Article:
Governor Gavin Newsom reported that the state was battling with over 300 known fires. Many of which were started by the intense thunderstorms on August 16 to 17. When this happened, humans and animals alike were in grave danger of losing their homes and sadly, many of them did.
One firefighter who was helping battle with the Zogg Fire in Northern California was able to rescue an orphaned mountain lion cub. He was found in the area that was badly scorched by the Zogg Fire near Redding. The poor animal was severely burned. He was so small and weighed less than 4lbs. And they learned that the cub was only about 4 to 6 weeks old. And after he was rescued, he was being cared for at the Oakland Zoo for the severe burns on his feet.
The zoo would post updates about the tiny cub on their Facebook page. They said that they named the cub “Captain Cal” after the mascot for the California Department of Forestry and Fire Protection, “Cal Fire.”
The zoo wrote: “He’s been eating & looks much better than he did when he arrived.”
In a press release, the zoo said that after the firefighter found the cub suffering on his own, he was immediately turned over to the California Department of Fish and Wildlife. And they asked the zoo if they can help treat the cub. The zoo also said that the cub suffered bad burns on his paws. His whiskers were completely burned. The fact that he was already eating on his own and is starting to act feisty are good signs of improvement.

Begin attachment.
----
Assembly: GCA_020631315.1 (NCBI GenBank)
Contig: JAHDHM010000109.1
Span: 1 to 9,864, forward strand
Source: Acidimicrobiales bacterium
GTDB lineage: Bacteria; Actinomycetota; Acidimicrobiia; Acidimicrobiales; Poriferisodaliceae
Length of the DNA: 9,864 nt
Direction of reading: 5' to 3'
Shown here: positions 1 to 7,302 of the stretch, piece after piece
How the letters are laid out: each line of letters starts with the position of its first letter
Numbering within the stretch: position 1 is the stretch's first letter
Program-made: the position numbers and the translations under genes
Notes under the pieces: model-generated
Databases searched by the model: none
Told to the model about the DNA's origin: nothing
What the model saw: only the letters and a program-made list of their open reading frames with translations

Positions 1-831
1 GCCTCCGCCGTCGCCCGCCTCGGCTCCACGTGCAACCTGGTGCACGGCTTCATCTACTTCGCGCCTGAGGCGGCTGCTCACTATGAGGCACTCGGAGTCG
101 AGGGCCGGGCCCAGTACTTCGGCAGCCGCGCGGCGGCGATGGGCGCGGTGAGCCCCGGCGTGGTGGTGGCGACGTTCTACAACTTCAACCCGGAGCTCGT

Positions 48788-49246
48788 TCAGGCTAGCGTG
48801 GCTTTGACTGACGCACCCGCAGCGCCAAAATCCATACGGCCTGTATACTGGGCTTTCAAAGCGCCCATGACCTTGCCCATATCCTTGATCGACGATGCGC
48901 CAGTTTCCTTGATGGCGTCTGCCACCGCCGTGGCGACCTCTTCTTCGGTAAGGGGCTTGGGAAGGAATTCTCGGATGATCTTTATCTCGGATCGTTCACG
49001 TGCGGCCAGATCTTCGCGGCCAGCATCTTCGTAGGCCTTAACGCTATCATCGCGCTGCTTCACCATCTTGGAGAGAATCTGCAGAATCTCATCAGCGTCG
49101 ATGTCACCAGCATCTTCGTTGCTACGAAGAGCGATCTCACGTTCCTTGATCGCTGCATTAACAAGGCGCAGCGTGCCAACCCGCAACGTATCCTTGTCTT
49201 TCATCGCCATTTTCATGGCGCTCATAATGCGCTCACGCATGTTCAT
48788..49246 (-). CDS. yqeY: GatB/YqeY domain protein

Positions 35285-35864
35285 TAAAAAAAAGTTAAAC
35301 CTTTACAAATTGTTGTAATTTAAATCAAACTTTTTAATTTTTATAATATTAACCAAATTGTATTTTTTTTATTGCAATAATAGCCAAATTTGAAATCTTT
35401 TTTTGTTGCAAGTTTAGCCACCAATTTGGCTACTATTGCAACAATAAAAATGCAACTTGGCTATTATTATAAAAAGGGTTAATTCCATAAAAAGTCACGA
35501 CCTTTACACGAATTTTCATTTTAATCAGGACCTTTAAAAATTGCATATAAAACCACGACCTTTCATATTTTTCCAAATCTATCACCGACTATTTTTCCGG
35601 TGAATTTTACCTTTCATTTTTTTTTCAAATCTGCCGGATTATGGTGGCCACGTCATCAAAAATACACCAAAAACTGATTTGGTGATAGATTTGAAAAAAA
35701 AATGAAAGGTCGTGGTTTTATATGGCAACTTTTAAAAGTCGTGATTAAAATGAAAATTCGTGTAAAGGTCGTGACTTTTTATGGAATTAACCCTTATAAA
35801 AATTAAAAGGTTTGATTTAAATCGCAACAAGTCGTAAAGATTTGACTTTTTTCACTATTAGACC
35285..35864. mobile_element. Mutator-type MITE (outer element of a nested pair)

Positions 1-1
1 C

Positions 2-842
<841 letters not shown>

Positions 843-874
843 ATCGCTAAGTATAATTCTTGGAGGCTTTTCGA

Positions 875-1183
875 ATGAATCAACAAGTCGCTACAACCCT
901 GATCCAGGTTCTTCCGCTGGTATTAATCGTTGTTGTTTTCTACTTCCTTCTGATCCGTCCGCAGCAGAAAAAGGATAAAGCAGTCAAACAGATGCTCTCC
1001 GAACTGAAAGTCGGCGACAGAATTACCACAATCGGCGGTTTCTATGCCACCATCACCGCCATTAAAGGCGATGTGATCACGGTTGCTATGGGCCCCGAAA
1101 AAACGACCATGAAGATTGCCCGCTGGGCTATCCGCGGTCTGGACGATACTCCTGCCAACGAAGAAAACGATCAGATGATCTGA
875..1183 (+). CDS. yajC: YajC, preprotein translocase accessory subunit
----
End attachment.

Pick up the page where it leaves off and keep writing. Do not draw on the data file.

The hospital director and zoo veterinary, Dr. Alex Hexman said, “We’re grateful to be part of this amazing little cub’s rescue and rehabilitation. We’re cautiously optimistic that this cub will now survive and thrive, our dedicated team at Oakland Zoo is fully committed to do everything we can for him and for his beautiful species.”
The senior wildlife veterinarian of the agency, Dr. Deana Clifford said, “We are so grateful for the Oakland Zoo’s expertise, world-class facilities and willingness to step up – on extremely short notice – to help wildlife in need. Unfortunately, a lion this size is too small to be released back into the wild, but we are hopeful that under the Zoo’s care, it will get a second chance as an ambassador for its species.”
Not many are aware but the mountain lion cubs are very dependent on their mothers. In fact, they stay with their mom until they are about two years old or when they are ready to learn how to survive on their own in the mild.
Since Captain Cal was orphaned at a very young age, the zoo will have to transfer him to a more suitable home after his treatments. Until then, he will be released back into the wild and hopefully will get a second chance in life.
Reports reveal that the Zogg Fire burned over 56,300 acres of land and damaged 204 structures and destroyed 27 since it started in Shasta County. Four lives have been taken by the fire that is now 80% contained according to recent reports from KRCR News.